Today we want to talk about ways to protect yourself when companies announce their security systems have been compromised. As we’re sure you’re aware, Equifax, one of three consumer credit reporting agencies, recently announced that cybercriminals breached their security systems and stole approximately 143 million consumers’ personal information.
Your security is our priority, and we will continue to monitor the situation.
One of the benefits of banking with us is that we build long-term relationships with our customers. We know you by voice, by name, by car, by swagger, by ball cap, by high school, by coffee choice, by baseball team, by high school affiliation! Even still, you will find our service representatives doing their due diligence to verify your identity. We use several methods, many of which you are unaware of at the time we use them.
The simple fact is this: We know you. Think of us more like Cheers and less like Sting.
If you’re concerned about the Equifax breach, we want to share a few things you can do to protect yourself and monitor you credit. And while we’re at it, we also want to remind you about some of the security measures we offer so you can easily monitor your personal accounts.
(1) Check to see if Equifax suspects your information has been compromised. Equifax has set up a website for you to check if your personal data has been compromised. WARNING: Through this site, Equifax offers one year of free credit monitoring. If you accept the offer, the firm may try to bar you from future legal action through a binding arbitration clause. This particular issue is ongoing, and may change over time. Consumer Reports offers a nice summary here. Another option, and perhaps the better of the two, is to visit the Federal Trade Commission website, which offers several suggestions about what to do if you’re personal information has been compromised.
(2) Check your credit reports. Use www.annualcreditreport.com. The website, operated by the three consumer crediting agencies, fulfills their obligation to the Fair Credit and Transactions Act, which requires firms to provide Americans with three free credit reports per to year. You can view your reports from Equifax, Experian, and TransUnion for free. If you see unusual activity, you may be looking at identity theft.
(3) Some sites suggest placing a credit freeze on your files. Credit freezes make it harder for criminals to open accounts in your name, but keep in mind that they do not protect your existing financial services accounts from fraudster.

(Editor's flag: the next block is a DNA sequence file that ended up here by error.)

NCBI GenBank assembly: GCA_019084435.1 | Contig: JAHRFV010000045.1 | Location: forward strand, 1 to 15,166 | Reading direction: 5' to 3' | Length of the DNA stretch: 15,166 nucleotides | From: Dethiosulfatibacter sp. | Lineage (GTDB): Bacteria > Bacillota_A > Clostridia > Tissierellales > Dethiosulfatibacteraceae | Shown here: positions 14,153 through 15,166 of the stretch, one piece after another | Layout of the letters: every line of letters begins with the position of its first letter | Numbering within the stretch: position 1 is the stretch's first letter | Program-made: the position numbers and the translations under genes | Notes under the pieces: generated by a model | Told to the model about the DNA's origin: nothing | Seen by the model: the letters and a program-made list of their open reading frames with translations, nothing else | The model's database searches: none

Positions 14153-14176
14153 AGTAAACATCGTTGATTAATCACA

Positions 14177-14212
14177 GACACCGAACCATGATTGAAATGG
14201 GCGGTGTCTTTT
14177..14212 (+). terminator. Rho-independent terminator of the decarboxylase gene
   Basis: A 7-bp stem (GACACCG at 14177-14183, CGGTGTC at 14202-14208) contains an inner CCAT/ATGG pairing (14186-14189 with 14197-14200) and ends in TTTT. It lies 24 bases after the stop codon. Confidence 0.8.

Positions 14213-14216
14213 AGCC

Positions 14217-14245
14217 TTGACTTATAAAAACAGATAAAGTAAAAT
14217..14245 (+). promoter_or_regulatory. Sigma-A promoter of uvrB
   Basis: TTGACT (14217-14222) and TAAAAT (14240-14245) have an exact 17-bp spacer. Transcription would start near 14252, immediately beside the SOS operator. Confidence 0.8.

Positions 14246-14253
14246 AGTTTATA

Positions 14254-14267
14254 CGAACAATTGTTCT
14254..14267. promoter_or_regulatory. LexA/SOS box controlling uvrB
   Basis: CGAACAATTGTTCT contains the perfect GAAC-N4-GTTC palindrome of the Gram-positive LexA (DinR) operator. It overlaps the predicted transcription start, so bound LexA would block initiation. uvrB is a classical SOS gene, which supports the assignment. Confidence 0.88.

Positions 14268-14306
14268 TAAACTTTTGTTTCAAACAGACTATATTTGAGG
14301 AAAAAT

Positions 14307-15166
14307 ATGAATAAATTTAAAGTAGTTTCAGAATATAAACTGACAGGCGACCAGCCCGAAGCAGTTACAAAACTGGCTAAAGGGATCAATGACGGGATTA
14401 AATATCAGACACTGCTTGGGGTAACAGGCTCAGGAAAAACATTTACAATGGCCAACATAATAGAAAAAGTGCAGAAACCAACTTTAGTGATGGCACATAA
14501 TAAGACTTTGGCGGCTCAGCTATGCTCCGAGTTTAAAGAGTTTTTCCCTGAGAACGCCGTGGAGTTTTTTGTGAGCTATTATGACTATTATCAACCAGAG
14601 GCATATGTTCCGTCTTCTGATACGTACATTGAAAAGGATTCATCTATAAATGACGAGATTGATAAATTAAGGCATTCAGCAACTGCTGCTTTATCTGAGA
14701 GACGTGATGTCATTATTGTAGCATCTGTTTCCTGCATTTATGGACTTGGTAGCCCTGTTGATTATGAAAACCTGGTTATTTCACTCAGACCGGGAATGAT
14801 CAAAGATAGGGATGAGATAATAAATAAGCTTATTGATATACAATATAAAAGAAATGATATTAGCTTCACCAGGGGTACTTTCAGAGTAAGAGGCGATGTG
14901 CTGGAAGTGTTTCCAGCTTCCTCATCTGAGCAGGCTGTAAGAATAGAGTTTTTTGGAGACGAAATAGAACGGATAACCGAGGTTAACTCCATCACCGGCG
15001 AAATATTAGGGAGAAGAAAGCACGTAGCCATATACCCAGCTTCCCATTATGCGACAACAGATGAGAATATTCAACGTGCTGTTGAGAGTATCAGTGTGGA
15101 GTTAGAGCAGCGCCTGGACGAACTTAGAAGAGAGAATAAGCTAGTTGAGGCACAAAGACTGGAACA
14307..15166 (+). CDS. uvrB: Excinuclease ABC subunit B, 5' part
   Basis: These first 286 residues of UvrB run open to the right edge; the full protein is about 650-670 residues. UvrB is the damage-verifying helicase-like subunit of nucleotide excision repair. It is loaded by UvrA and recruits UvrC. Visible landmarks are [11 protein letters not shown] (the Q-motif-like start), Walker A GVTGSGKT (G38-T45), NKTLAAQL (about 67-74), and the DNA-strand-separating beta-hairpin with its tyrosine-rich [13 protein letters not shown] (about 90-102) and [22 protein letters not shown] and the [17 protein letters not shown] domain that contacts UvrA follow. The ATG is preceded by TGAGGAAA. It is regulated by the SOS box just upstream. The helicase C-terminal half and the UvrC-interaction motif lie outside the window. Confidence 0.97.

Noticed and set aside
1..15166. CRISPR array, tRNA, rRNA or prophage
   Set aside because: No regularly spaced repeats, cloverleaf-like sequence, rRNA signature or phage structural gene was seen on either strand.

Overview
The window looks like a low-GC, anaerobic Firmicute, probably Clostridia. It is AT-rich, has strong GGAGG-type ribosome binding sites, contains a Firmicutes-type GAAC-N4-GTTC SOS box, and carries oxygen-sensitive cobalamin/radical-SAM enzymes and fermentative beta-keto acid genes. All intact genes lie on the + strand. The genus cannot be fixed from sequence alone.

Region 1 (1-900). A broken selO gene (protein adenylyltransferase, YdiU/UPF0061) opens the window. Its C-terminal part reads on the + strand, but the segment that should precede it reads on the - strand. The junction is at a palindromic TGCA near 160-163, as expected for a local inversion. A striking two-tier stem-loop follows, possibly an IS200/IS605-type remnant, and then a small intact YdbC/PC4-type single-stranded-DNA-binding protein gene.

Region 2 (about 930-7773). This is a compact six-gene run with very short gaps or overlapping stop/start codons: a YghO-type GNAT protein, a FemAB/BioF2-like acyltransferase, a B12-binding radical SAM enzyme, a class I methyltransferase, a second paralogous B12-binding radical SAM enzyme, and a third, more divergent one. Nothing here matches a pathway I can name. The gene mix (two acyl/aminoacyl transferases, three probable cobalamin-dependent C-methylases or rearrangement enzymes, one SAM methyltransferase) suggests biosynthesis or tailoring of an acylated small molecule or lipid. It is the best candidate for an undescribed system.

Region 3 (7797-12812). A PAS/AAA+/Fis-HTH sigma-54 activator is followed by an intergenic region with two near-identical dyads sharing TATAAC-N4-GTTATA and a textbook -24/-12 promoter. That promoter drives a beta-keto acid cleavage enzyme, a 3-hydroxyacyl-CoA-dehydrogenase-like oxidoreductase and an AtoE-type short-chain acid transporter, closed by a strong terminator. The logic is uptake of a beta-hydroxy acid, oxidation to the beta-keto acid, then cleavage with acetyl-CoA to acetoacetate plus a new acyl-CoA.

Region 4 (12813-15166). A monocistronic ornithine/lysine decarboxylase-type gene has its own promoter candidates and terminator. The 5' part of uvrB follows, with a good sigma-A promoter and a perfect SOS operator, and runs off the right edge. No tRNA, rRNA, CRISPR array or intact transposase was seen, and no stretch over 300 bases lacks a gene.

(4) If you place a freeze on your credit, consider placing a fraud alert on your credit files. Fraud alerts warn creditors that you may have been a victim of identity theft, and that they must take extraordinary care to verify you before they continue with credit-related requests like credit card or loan applications.
(4) Monitor activity on your checking and savings accounts as well as your credit cards. Use online banking to review your account transactions.
(5) File your tax returns early. Tax identity theft happens when fraudsters use your Social Security number to get a tax refund. Open letters from the IRS immediately.
Today you can access your balances from anywhere at any time. Additionally, you can program your devices to monitor and alert you whenever your transactional accounts see activity. Here are ways you can take advantage of Andover State Bank’s products to monitor your accounts.
(1) Online banking. Check your account balances regularly. Review your transactions. If you see abnormalities, research them. Google the name of the merchant. Have other consumers complained about the merchant? Is there a telephone number associated with the transaction? If so, call it.
(2) Follow your accounts on our mobile application. If you don’t have it, download it for free from the App Store or through Google Play.
(3) Set up text message alerts. We will text you your balance every morning so you know what your balances are when you start your day.
(4) Set up email alerts. We will email you every time you have an approved or declined transaction run through your account. This includes 3 a.m. emails about Netflix that show you’ve paid your monthly fee.
These are simple, easy ways to use free tools to monitor your personal transaction and savings accounts. In a day where the speed of technology outpaces our application of it, we must all take vigilant action to protect ourselves from those who wish to do us harm.